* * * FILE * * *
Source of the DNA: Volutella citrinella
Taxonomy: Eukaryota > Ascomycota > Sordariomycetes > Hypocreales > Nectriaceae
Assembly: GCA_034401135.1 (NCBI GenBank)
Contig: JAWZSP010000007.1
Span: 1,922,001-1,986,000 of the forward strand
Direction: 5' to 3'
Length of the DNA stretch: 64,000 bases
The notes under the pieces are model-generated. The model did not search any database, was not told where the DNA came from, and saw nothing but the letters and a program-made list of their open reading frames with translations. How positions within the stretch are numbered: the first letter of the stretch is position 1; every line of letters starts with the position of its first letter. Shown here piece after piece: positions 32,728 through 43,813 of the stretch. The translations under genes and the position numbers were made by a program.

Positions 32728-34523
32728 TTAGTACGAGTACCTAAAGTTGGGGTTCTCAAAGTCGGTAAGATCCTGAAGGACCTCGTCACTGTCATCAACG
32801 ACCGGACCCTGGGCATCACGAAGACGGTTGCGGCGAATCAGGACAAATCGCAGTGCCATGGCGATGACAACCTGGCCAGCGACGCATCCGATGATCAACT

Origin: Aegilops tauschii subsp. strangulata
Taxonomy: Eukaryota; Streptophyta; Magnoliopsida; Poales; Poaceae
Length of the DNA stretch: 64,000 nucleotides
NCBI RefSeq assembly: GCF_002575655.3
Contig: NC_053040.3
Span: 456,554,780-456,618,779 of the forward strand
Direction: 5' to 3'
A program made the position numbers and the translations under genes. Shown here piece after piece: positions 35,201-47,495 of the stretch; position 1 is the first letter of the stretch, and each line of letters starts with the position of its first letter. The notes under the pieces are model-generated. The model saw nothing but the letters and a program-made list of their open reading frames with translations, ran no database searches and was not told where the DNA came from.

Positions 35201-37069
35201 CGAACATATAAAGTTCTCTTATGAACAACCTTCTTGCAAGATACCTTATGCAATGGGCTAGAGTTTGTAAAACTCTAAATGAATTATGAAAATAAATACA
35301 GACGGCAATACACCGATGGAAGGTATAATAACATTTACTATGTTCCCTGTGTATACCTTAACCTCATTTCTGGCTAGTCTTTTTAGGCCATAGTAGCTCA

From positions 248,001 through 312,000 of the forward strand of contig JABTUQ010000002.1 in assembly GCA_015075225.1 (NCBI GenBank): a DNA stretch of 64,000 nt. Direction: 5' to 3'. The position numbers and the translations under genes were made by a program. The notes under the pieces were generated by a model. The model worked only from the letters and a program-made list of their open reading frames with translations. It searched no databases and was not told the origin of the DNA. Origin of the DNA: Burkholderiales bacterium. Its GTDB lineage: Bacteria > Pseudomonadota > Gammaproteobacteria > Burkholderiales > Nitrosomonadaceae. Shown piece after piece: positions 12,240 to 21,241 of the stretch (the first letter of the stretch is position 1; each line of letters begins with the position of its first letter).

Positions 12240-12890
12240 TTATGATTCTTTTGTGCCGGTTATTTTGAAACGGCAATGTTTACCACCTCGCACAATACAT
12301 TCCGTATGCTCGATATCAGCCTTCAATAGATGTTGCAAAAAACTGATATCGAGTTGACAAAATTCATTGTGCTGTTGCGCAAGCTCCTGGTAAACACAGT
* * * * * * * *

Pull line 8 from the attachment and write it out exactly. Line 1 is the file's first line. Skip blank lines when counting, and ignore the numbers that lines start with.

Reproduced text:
The notes under the pieces are model-generated. The model did not search any database, was not told where the DNA came from, and saw nothing but the letters and a program-made list of their open reading frames with translations. How positions within the stretch are numbered: the first letter of the stretch is position 1; every line of letters starts with the position of its first letter. Shown here piece after piece: positions 32,728 through 43,813 of the stretch. The translations under genes and the position numbers were made by a program.